12 Facts About Ghibellines


Guelphs and Ghibellines were factions supporting the Pope and the Holy Roman Emperor, respectively, in the Italian city-states of Central Italy and Northern Italy.

FactSnippet No. 1,356,487

The Ghibellines were the imperial party, while the Guelphs supported the pope.

FactSnippet No. 1,356,488

Broadly speaking, Guelphs tended to come from wealthy mercantile families, whereas Ghibellines were predominantly those whose wealth was based on agricultural estates.

FactSnippet No. 1,356,489

Philip's heir, Emperor Frederick II, was an enemy of both Otto and the Papacy, and during Frederick's reign, the Guelphs became more strictly associated with the Papacy while the Ghibellines became supporters of the Empire and Frederick in particular.

FactSnippet No. 1,356,490

Ghibellines then laid siege to Brescia but was forced to lift it.

FactSnippet No. 1,356,491

Ghibellines was forced to retreat, sacking the city of Benevento.

FactSnippet No. 1,356,492

Things became worse for the imperial party as the Ghibellines were defeated in the Battle of Fossalta by the Bolognese, at which Enzo was captured and imprisoned until his death.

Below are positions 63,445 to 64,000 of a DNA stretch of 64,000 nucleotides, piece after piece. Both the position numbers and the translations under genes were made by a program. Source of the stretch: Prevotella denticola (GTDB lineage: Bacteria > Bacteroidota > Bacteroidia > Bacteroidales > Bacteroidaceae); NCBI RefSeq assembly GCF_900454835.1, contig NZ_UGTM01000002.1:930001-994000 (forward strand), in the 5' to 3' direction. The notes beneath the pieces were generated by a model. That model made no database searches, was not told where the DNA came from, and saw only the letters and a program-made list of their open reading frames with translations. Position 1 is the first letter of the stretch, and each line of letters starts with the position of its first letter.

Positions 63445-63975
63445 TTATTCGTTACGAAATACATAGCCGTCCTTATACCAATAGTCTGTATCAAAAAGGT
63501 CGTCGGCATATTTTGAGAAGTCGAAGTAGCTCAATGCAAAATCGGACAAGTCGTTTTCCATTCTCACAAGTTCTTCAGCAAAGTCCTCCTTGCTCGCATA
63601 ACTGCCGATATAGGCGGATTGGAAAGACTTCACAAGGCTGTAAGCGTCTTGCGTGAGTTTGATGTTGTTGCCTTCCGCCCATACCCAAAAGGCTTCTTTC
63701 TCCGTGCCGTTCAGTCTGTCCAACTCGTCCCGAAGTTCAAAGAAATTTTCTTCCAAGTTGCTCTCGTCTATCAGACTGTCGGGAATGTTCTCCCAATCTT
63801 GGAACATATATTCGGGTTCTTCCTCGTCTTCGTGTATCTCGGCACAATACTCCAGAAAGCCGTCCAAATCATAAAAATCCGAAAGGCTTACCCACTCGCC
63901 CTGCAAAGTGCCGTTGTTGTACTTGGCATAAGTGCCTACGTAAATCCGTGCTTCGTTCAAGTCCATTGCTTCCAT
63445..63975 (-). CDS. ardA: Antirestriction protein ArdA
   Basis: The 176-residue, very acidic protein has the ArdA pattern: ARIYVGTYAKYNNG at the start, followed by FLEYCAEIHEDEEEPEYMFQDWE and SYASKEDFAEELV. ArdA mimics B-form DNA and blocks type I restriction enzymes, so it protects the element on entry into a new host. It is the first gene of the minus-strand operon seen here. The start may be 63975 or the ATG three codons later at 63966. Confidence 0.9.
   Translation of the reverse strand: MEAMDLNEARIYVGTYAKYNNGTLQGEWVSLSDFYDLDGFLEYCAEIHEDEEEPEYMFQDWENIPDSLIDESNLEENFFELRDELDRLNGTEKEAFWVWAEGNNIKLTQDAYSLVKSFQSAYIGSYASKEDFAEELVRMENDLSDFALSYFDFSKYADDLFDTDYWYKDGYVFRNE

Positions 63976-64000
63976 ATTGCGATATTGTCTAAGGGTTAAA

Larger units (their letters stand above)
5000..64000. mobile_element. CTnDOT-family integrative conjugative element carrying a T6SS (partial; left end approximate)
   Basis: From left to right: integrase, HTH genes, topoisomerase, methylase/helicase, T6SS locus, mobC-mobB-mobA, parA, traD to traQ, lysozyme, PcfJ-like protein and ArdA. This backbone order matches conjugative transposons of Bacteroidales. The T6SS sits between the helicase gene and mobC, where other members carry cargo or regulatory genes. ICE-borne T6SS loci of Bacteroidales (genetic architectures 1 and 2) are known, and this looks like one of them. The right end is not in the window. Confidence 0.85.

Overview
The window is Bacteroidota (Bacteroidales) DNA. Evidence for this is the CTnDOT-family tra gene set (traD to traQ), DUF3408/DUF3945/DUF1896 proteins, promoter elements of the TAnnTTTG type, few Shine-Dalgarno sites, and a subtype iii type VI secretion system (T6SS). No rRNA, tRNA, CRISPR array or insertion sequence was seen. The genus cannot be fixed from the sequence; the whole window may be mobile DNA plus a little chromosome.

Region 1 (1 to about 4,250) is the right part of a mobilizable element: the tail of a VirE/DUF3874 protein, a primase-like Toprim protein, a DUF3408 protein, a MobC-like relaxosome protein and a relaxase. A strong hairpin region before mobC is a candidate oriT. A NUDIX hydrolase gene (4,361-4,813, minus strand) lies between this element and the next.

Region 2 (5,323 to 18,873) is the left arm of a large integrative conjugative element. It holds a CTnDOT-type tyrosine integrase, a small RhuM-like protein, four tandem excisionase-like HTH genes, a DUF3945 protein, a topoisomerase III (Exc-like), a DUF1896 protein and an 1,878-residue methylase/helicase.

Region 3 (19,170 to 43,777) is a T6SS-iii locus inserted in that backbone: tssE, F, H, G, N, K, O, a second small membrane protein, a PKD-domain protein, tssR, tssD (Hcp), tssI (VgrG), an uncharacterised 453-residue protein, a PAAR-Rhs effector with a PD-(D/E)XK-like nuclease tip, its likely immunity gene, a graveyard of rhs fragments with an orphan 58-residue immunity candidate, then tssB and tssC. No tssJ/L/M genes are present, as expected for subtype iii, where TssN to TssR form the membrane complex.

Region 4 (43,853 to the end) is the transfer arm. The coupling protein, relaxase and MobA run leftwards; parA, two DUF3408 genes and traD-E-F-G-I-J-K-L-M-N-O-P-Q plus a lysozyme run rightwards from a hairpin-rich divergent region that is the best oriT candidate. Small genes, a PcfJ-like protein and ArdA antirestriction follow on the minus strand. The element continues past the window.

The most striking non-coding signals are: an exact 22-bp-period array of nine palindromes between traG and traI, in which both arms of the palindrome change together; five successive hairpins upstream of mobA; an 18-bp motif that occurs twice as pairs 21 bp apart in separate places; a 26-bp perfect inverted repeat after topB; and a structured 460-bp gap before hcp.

FactSnippet No. 1,356,493

The Sienese Ghibellines inflicted a noteworthy defeat upon Florentine Guelphs at the Battle of Montaperti .

FactSnippet No. 1,356,494

Division between Guelphs and Ghibellines was especially important in Florence, although the two sides frequently rebelled one against the other and struggled for power in many of the other northern Italian cities as well.

FactSnippet No. 1,356,495

Those who were not connected to either side or who had no connections to either Guelphs or Ghibellines considered both factions unworthy of support but were still affected by changes of power in their respective cities.

FactSnippet No. 1,356,496

The Ghibellines then supported Louis' invasion of Italy and coronation as King of Italy and Holy Roman Emperor.

FactSnippet No. 1,356,497

In Milan, the Guelphs and Ghibellines cooperated in the creation of the Golden Ambrosian Republic in 1447, but over the next few years engaged in some intense disputes.

FactSnippet No. 1,356,498